By William Urban

This being Americaís silly season, that is, election time, it is the moment when otherwise sane individuals will repeat the most incredible statements, just because (apparently) they are being said by people they usually agree with.

One dispute that has come to my attention repeatedly has been whether Americans should employ "torture" to extract information from terrorist and insurgent captives. I personally think this is a phony issue, since most torturers would smile at our efforts to define the practice. They wouldnít deprive their victims of sleep or strip them naked, but would rip out their fingernails. When we read of bodies found daily in Iraq with "signs of torture", surely no one thinks they had been dunked in water.

But what I find strangest is the statement that "torture doesnít work." This is so commonly repeated that nobody thinks twice about it. And that is a problem. I donít think it stands scrutiny.

We human beings have thousands of years of experience with torture. If it didnít work, surely it would have been abandoned long ago.

Now, Iím not talking about torture as amusement, like Native American women practiced on captives; or torture as revenge, as seems to the case in Iraq; or torture as political theater, as practiced by terrorists on American journalists ó slitting throats as a means of sending a message.

Iím talking about getting information. In this regard we have the testimony of John McCain and James Stockdale, who both said that no one can withstand torture long; they knew from personal experience what they are talking about. If two unqualified heroes say that everyone will break, that means that the torturers will get what they want. There may be some who can hold out, who can maintain a plausible cover story, but for most of us, itís like trying to not think about an elephant. When the pain gets really bad, we scream out "elephant" whether we intend to or not.

Romans would not accept the testimony of slaves except under torture. They knew that the survival strategy of slaves included saying whatever the masters wanted, but that when subjected to intense pain, they would forget the falsehoods quickly. They also knew that when they "broke" (an interesting word) one slaveís story, they could use his testimony to break down others quickly. (Romans were quick to use the death penalty, and they didnít worry about pain and suffering, which apparently hastened the process of confession.)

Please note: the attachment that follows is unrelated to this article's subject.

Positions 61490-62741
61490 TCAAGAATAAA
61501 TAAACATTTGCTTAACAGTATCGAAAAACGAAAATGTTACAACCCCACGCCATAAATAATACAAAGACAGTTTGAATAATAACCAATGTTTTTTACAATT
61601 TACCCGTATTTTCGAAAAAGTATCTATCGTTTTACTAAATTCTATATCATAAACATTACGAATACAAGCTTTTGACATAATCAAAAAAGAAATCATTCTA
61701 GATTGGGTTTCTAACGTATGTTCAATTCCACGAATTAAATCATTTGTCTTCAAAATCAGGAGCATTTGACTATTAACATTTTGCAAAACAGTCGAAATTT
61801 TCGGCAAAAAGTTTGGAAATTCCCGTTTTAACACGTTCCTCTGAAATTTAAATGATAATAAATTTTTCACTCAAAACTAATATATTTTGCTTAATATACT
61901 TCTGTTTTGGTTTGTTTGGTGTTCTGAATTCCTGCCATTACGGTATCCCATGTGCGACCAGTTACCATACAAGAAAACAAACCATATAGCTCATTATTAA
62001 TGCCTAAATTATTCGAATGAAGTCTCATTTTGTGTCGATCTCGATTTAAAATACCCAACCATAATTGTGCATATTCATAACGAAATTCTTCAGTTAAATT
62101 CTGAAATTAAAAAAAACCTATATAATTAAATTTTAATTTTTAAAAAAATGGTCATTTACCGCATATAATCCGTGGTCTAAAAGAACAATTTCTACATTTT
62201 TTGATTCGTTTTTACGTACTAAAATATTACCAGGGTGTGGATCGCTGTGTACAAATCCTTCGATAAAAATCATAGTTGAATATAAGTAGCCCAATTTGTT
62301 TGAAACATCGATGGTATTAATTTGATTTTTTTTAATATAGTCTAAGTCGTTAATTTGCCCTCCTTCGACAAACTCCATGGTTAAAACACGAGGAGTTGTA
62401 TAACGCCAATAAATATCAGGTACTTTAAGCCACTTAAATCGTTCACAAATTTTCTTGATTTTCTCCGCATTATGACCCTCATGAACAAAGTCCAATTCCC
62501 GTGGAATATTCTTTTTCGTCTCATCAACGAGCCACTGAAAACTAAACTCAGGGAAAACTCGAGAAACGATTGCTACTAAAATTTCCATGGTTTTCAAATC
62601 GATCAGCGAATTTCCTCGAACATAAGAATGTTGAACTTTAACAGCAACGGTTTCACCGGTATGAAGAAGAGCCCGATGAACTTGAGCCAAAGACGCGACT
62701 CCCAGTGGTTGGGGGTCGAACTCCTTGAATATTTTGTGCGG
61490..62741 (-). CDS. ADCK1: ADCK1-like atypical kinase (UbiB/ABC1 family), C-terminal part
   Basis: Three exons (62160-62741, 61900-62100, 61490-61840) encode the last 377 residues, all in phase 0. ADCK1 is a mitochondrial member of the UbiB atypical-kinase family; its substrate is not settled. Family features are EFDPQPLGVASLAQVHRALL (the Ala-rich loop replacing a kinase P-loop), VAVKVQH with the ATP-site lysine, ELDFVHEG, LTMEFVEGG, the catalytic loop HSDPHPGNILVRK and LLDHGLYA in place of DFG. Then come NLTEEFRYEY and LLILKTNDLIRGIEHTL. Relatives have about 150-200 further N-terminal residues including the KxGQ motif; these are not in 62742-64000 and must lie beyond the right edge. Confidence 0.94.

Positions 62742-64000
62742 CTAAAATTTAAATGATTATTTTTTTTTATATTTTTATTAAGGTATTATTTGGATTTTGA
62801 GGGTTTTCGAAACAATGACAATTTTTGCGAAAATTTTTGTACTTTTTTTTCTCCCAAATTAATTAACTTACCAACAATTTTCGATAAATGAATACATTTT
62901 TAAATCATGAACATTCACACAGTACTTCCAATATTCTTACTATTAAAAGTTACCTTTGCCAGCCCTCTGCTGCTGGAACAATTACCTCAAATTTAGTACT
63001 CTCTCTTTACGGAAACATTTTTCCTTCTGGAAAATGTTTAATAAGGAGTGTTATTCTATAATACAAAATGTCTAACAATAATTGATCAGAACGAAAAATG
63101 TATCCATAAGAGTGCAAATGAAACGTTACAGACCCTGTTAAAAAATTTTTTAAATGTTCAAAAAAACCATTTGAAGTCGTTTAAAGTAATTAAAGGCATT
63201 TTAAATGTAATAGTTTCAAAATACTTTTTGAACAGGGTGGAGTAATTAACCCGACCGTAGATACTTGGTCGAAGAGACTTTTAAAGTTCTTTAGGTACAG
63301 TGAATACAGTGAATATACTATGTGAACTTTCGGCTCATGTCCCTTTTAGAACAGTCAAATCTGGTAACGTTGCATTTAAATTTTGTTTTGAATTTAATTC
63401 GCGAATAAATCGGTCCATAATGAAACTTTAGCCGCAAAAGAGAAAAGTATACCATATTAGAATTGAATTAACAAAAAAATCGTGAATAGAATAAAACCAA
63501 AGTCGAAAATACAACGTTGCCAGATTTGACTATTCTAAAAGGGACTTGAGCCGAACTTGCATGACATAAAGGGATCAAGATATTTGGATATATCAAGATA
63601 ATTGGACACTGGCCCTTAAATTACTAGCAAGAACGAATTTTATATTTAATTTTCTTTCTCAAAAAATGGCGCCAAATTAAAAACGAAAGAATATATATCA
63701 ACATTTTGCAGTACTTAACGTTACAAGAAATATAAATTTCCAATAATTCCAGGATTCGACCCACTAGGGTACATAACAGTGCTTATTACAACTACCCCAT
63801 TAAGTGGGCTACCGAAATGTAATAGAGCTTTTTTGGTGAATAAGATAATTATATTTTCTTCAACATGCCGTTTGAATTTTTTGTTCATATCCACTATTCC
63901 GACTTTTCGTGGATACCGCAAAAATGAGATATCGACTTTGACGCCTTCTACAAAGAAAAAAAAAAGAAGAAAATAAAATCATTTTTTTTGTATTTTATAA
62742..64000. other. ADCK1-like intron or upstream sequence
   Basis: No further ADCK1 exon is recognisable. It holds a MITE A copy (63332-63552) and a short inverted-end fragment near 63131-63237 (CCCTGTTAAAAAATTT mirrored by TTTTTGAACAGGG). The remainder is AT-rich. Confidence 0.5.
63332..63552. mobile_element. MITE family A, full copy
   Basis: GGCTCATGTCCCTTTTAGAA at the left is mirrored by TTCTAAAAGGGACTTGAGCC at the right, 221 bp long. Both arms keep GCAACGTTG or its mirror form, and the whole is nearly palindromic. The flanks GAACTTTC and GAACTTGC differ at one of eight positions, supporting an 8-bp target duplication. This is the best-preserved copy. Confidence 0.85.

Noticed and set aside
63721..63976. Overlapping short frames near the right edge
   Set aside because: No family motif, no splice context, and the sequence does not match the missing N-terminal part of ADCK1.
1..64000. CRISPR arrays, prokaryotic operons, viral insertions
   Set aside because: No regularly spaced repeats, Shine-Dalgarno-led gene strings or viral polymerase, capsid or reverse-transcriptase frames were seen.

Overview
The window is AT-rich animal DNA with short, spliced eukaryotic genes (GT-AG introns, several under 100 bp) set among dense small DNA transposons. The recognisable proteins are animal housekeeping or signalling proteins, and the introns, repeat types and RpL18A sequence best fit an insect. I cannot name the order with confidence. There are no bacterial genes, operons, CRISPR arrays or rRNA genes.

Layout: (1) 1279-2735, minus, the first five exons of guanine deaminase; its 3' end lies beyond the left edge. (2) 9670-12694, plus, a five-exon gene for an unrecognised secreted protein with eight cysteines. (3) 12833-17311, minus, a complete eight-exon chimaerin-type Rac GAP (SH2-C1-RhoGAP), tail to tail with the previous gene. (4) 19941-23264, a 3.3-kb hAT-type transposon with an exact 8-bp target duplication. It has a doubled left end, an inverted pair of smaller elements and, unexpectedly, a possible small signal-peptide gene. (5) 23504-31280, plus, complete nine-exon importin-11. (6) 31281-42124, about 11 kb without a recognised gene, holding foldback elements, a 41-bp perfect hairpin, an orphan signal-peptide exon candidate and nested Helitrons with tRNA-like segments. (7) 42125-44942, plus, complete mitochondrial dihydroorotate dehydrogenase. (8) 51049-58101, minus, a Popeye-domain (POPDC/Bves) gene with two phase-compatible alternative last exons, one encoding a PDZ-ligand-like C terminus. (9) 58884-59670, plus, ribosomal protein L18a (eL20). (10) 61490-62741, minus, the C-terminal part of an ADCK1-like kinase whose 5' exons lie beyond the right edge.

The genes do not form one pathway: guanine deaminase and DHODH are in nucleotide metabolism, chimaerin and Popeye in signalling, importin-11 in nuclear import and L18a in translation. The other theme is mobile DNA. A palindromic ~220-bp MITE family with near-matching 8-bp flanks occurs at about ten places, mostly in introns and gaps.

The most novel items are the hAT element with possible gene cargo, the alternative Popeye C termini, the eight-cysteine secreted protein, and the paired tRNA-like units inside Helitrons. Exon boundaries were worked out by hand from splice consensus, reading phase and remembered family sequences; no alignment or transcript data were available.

In Stockdaleís case, he was happy that the North Vietnamese didnít know what questions to ask.

The question of tortureís effectiveness is a separate issue, I think, from the debate as to whether waterboarding or sleep deprivation or loud music should be employed. Effectiveness is a matter of observed factóas to whether the victims will provide information. Torture involves intense pain and usually results in permanent injuries. Most people will say anything to get it stopped, and the torturers are usually in a good position to tell a lie from the truth; certainly, they are well-positioned to resume the torture again and again until they get what they want.

The larger question is, as I indicated, political. Some who oppose "torture" also want captured terrorists given all the rights of Americans who are arrested for crimes. This is a novel idea, and not a good one. At the heart of this attitude is a belief that incarcerating anyone is probably wrong. In contrast, law and order advocates believe that we should protect society first. What we need to concentrate on is prisoners taken in combat, prisoners who do not belong to a legitimate army, and who might provide our soldiers with valuable intelligence.

This is an important topic, and honest people can disagree about what should be done about prisoners, and how to persuade them to divulge information. But we should not simply repeat what we hear without giving some thought as to whether the argument is little more than political propaganda.

Above all, we should remember that we are human. How would a mother who wants to protect her child from playing tag at school (Iím not making this up) react if that child were kidnapped and the police had one of the criminals captive? I think Hollywood gives us the answer. Sometimes Hollywood is in touch with the public mood. Sometimes.

Daily Review Atlas (November 9, 2006), 4.